Though most of Guatemala's population is rural, urbanization is accelerating. Guatemala City (approx. 3 million residents) is expanding at a rapid rate, and Quetzaltenango, the second largest city (approx. 250 thousand residents), is growing as well. Rural-to-urban migration is fueled by a combination of government neglect of the countryside, low farm gate prices, oppressive labor conditions on rural plantations, the high concentration of arable land in the hands of a few wealthy families, and the (often unrealistic) perception of higher wages in the city. Generally impoverished farmers move to the outskirts of the city in precarious dwellings on the slopes of ravines.
The predominant religion is Roman Catholicism, into which many indigenous Guatemalans have incorporated traditional forms of worship, a process known as syncretism. Protestantism and traditional Mayan religions are practised by an estimated 33% and 1% of the population, respectively. It is common for traditional Mayan practices to be incorporated into Christian ceremonies and worship through syncretism.
In 1900, Guatemala had a population of just 885,000 . Over the course of the twentieth century the population of the country grew by a factor of fourteen. No other western hemisphere country saw such rapid growth. The ever-increasing pattern of emigration to the United States has created Guatemalan communities in California, Florida, Illinois, New York,Texas and elsewhere since the 1970's.
Although the official language is Spanish, it is not universally spoken among the indigenous population, or is often spoken as a second language; 21 distinct Mayan languages are still spoken, especially in rural areas, and Garifuna is spoken by a small number of people on the Caribbean coast.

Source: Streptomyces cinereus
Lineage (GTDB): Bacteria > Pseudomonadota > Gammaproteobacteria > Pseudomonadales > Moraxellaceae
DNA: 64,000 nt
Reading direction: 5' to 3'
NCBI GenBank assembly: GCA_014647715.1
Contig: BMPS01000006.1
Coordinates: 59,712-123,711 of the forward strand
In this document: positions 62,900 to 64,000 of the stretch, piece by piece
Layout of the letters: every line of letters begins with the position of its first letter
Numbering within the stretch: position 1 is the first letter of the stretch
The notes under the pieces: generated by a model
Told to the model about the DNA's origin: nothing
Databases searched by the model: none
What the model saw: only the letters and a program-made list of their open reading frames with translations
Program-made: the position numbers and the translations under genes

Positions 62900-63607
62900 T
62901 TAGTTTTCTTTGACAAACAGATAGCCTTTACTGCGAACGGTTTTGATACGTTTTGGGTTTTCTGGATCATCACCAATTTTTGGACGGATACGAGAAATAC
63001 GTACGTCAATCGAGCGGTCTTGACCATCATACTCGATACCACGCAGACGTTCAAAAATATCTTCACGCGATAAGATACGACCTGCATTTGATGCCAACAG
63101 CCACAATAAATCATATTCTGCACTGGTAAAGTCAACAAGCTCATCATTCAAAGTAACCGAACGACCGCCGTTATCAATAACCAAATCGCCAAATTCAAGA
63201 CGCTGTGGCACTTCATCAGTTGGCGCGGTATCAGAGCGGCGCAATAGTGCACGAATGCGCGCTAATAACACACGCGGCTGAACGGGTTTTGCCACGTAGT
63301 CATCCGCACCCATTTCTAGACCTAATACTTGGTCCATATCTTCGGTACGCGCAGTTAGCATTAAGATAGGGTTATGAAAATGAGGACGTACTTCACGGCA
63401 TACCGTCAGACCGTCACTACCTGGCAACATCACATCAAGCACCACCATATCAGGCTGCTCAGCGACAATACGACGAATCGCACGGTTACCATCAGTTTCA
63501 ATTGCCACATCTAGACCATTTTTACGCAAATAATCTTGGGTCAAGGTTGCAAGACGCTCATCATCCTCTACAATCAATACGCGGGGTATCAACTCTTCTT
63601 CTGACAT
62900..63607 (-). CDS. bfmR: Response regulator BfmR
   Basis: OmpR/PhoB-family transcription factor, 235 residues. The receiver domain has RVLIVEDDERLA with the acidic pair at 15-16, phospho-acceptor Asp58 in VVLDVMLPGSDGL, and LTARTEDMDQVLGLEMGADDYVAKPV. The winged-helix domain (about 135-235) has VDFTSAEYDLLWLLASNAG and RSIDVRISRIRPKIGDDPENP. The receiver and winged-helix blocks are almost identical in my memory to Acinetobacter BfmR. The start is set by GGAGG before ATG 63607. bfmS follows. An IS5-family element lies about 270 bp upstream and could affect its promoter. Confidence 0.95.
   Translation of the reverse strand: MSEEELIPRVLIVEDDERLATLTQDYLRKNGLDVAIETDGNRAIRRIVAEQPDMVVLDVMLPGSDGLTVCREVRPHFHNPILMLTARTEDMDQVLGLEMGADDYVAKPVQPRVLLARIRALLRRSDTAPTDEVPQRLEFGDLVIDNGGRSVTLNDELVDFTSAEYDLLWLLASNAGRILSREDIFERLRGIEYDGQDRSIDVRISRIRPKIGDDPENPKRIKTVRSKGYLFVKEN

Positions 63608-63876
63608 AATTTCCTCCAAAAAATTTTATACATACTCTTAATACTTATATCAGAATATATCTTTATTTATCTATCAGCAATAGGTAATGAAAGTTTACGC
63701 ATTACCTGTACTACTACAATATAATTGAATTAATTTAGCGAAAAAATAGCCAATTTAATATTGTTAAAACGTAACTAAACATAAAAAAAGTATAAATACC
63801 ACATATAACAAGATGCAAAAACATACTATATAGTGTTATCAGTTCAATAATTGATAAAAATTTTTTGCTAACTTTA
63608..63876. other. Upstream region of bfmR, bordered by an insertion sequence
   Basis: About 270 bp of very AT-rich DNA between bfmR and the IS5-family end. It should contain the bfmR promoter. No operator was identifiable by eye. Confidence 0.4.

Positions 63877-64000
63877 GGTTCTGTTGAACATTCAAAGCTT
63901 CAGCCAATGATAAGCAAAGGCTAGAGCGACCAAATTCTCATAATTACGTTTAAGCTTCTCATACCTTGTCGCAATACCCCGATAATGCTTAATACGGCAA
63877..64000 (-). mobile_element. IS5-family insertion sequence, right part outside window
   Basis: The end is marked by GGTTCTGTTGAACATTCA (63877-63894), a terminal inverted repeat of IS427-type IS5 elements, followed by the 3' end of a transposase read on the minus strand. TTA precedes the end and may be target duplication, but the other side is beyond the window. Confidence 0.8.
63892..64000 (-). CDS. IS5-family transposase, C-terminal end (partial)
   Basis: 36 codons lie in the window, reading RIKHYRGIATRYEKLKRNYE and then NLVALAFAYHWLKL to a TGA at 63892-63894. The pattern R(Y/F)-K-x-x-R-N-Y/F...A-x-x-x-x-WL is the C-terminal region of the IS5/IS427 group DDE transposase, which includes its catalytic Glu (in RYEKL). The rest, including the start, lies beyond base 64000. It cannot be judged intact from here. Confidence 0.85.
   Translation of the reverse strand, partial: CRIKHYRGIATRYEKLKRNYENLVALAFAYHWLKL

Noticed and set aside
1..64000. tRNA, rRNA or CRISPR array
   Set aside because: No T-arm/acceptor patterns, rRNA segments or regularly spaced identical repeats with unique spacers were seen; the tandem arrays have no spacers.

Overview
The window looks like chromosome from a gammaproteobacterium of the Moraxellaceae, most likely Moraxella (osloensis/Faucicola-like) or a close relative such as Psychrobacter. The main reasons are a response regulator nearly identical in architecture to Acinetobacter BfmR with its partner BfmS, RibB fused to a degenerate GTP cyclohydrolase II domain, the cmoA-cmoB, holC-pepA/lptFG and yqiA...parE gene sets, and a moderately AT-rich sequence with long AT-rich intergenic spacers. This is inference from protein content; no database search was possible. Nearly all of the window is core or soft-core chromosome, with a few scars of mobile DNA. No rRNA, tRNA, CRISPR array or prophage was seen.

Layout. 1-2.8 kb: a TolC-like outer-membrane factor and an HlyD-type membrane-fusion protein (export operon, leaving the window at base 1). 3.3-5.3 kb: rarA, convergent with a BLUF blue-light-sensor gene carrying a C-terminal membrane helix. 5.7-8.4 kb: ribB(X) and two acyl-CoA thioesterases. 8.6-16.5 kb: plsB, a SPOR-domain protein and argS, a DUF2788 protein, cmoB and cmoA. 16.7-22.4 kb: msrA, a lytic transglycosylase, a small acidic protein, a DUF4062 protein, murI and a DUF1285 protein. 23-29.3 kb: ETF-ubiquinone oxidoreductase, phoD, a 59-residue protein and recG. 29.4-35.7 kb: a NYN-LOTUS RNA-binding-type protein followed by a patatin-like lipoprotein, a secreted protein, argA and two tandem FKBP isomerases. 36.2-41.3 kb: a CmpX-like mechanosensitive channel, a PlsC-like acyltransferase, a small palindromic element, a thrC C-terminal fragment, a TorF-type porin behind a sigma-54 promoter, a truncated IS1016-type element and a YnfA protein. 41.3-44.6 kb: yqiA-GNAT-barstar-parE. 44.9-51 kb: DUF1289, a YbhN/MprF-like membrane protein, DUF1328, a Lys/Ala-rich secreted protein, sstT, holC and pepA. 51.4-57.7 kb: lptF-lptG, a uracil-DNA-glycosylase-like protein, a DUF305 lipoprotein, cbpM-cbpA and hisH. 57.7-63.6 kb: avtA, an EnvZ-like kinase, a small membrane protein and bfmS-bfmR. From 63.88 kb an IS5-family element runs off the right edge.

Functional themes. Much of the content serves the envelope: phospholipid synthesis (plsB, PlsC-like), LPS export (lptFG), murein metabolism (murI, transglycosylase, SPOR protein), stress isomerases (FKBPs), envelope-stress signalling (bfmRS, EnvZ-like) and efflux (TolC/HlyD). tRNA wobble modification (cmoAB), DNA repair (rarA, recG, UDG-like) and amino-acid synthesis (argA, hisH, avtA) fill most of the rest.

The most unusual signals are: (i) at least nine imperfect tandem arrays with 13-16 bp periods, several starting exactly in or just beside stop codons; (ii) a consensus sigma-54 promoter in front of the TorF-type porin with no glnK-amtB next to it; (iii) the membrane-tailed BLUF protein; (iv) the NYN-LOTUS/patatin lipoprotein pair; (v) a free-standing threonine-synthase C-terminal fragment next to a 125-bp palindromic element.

The Peace Accords signed in December 1996 provide for the translation of some official documents and voting materials into several indigenous languages (see summary of main substantive accords), and mandate the provision of interpreters in legal cases for non Spanish speakers. The accord also sanctioned the teaching of bilingual education in Spanish and indigenous languages. It is very rare, however, for Spanish-speaking Guatemalans to learn or speak one or more of the nation's other languages.
Roman Catholicism was the dominant religion during the colonial era, and remains the faith of about two-thirds of the population. However, Protestant denominations have increased markedly in recent decades, especially under the reign of dictator and evangelical pastor General Efraín Ríos Montt. Around 1 in 3 Guatemalans are Protestant - chiefly Evangelical and Pentecostal.